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North Dakota’s junior U.S. Senator, Heidi Heitkamp, a Democrat, FCC, Rob Port, censorship, freedom of speech, 2nd Amendment

The Steps Beyond Argument

Rob Port’s job is to have an opinion. Opinions breed counter-opinions. Unfortunately, they sometimes conjure up concerted campaigns to pressure opinion-makers to shut up. So, no surprise that his reporting — on his radio talk show and in print — on the doings and not-doings of North Dakota’s junior U.S.

Rand Paul, John McCain, Vladimir Putin, balanced budget, spending cap

Working for Whom?

Two articles on Sen. Rand Paul appeared in my Reason feed the other day. Up top. So it was hard not to look. They were “John McCain: It ‘Wasn’t Incorrect’ to Say Rand Paul Was ‘Working for Vladimir Putin’” and “Rand Paul’s Plan to Balance the Budget by 2023 Will

Scot Peterson, Parkland, police, pension, Broward County, Florida, Marjorie Stoneman Douglas High School, guns, gun control, second amendment

Cowards All Around

Just-retired Scot Peterson is a millionaire, thanks to the generous taxpayers of Broward County, Florida. You know Peterson as the sheriff’s deputy assigned to protect students at Marjorie Stoneman Douglas High School, who, instead of entering the building where the shooter was mowing down 17 unarmed students and teachers, protected

guns, cars, regulations, meme, gun control, second amendment

Simplistically Wrong

A clever “meme” made the rounds earlier this year showing, in two columns, what it would be like were guns regulated like cars. How reasonable that would be! “Title and tag at each point of sale”; “Driver training”/“Gun training”; Liability insurance on each vehicle/gun”; etc. It seems sound, no? No.

Jeff Bezos, Amazon, Seattle, taxes, homeless tax, business

Amazon’s Jeff Bezos Is …

A half a year ago, when trying to make sense of the much-publicized search for Amazon’s “HQ2” — a second headquarters city, away from Seattle — I concentrated on the subsidies that cities and metro areas were apparently throwing at Amazon. It all seemed desperate, indecent. But there was a story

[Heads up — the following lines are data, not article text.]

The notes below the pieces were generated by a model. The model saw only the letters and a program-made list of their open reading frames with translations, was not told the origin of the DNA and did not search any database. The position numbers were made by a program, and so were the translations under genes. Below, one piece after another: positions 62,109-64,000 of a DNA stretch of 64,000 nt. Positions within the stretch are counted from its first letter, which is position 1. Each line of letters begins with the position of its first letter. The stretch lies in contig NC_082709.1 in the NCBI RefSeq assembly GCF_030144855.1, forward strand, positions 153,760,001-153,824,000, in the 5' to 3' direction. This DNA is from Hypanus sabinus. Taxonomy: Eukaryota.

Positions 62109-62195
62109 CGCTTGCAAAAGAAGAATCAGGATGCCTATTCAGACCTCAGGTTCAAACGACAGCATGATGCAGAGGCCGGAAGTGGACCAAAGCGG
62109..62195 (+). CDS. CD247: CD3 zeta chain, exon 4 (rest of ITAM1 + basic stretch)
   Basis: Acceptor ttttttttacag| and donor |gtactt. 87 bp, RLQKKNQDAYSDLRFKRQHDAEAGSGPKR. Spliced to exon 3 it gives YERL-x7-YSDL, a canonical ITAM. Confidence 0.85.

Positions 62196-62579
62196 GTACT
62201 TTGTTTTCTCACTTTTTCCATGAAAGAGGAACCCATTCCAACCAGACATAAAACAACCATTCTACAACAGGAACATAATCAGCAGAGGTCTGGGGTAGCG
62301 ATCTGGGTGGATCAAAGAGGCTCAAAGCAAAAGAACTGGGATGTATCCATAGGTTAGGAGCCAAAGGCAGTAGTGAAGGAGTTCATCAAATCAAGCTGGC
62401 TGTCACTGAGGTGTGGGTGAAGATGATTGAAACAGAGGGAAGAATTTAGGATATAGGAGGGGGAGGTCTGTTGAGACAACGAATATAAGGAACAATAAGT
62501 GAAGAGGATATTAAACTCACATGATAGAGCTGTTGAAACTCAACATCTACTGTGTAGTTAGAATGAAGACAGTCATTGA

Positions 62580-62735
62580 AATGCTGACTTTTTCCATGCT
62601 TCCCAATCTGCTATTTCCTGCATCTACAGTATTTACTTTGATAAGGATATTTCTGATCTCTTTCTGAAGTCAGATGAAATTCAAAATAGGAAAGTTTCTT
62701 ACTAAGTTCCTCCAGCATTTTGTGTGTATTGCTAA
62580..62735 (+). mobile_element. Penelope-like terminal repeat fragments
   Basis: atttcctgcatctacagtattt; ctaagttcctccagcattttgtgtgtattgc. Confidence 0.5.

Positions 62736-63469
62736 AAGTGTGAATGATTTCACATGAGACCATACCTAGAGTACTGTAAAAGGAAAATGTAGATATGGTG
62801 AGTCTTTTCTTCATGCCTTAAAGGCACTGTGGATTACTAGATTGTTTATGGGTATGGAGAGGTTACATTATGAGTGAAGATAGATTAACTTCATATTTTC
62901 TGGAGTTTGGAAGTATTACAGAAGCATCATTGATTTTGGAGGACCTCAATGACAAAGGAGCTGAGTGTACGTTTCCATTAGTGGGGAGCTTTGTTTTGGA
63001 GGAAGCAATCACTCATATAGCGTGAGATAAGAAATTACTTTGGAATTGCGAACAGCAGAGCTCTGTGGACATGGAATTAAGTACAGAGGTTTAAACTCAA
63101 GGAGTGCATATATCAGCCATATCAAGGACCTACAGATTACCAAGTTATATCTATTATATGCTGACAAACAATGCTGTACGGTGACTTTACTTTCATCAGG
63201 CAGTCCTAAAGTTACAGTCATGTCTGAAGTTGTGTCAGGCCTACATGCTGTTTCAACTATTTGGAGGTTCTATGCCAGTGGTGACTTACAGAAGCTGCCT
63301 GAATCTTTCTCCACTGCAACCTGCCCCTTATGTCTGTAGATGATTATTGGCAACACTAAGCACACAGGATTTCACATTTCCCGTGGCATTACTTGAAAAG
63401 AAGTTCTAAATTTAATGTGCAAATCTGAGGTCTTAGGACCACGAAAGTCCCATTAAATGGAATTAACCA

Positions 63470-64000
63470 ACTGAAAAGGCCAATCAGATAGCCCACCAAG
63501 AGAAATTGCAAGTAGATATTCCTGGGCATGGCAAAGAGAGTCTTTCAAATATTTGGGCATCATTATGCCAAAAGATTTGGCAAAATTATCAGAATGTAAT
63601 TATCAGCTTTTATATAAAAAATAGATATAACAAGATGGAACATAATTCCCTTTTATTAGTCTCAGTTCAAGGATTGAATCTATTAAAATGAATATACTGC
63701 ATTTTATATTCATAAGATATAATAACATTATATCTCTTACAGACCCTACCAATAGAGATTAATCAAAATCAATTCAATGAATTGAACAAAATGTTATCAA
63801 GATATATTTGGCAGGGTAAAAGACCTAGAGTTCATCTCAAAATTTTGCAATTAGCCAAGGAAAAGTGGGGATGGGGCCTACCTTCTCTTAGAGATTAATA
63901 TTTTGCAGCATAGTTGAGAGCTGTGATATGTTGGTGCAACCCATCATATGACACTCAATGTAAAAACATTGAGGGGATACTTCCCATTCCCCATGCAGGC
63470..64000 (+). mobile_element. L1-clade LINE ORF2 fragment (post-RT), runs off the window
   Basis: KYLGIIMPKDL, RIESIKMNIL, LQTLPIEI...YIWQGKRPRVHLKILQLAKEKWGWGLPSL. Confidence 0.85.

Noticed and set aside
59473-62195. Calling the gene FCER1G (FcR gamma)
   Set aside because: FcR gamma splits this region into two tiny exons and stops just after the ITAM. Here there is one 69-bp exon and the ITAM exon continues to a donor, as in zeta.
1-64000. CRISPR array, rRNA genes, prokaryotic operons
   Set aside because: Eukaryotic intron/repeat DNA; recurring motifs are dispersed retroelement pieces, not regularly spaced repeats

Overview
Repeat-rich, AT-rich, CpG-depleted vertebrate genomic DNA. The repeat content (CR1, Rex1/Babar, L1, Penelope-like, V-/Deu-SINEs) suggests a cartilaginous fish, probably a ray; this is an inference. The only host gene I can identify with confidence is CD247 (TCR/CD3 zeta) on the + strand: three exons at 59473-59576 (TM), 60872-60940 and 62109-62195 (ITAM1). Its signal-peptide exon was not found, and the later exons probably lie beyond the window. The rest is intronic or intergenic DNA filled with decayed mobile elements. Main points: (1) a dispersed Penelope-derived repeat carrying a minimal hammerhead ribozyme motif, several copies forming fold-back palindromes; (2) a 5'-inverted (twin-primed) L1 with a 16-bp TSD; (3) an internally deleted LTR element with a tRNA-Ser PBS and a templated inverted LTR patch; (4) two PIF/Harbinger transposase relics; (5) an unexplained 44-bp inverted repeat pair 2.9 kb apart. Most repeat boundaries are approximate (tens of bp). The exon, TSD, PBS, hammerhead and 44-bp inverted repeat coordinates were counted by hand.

schools, corruption, D.C., Washington, education, cheating, incentives, teachers, union

Reading, Writing & Racketeering

When I attended a public school — many decades ago, in a galaxy far, far away — teachers told students that cheating was unacceptable and would be punished. Harshly. Today, the idea has students laughing — all the way to graduation. Last year, after DC Public Schools officials breathlessly announced

tin foil hat, D.C. Councilman Trayon White, climate control, conspiracy, jews, antisemitism

Low Bigotry Expectations

“Man, it just started snowing out of nowhere this morning, man. Y’all better pay attention to this climate control, man, this climate manipulation,” explained Washington, D.C. Councilman Trayon White back in March. White (who is black) went on to accuse “the Rothschilds” (who were Jewish financiers) of “controlling the climate

Trump, dictator, war powers, Congress, Executive, power, incompetence

Matter-of-After-the-Fact

“For some time now,” writes Sen. Rand Paul for The American Conservative, “Congress has abdicated its responsibility to declare war.” Kentucky’s junior senator knows how unconstitutional this is. “The Founders left the power to make war in the legislature on purpose and with good reason,” Rand Paul explains — correctly.

Arkansas State Senator Jon Woods, corruption, Arkansas, conspiracy, wire fraud, mail fraud, money laundering

Sweet Schadenfreude?

Yesterday, jurors convicted former Arkansas State Senator Jon Woods on 15 felony counts consisting of conspiracy, wire fraud, mail fraud and money laundering. Woods was at the center of a corrupt scheme to reward cronies at Ecclasia College and AmeriWorks with GIFs — state General Improvement Funds — in return

free speech, Trump, First Amendment, rights, college, campus, tolerance

Exit Strategy Advised

The First Amendment applies only against governments, but our free speech rights can be violated by nearly anyone. These days, these rights are most notoriously and routinely violated by mobs of students . . . attending colleges and universities nearly all of which depend upon taxpayer subsidies. David E. Bernstein,

Spencer Byrd, crime, asset forfeiture, police, Chicago, law enforcement, theft, stealing, government

Guilty of Innocence

If you are innocent of a crime, should you be punished as if guilty? Despite no arrest, no trial, no conviction? If you say “Yes,” raise your hand. I see no raised hands among my regular readers. But my readers don’t include the wicked Chicago officials who impounded the automobile

Bernie Sanders, Donald Trump, minimum wage, jobs, anchor, bait and switch, negotiation, bargaining

How Bernie’s Like Trump

Yesterday I made fun of Bernie Sanders’ jobs guarantee idea. Today, let’s take it seriously. Not as policy, mind you. As propaganda. It’s not worth talking about as a policy because there is no policy yet. “It is not clear when Sanders will announce the plan,” Fox News relates, “and

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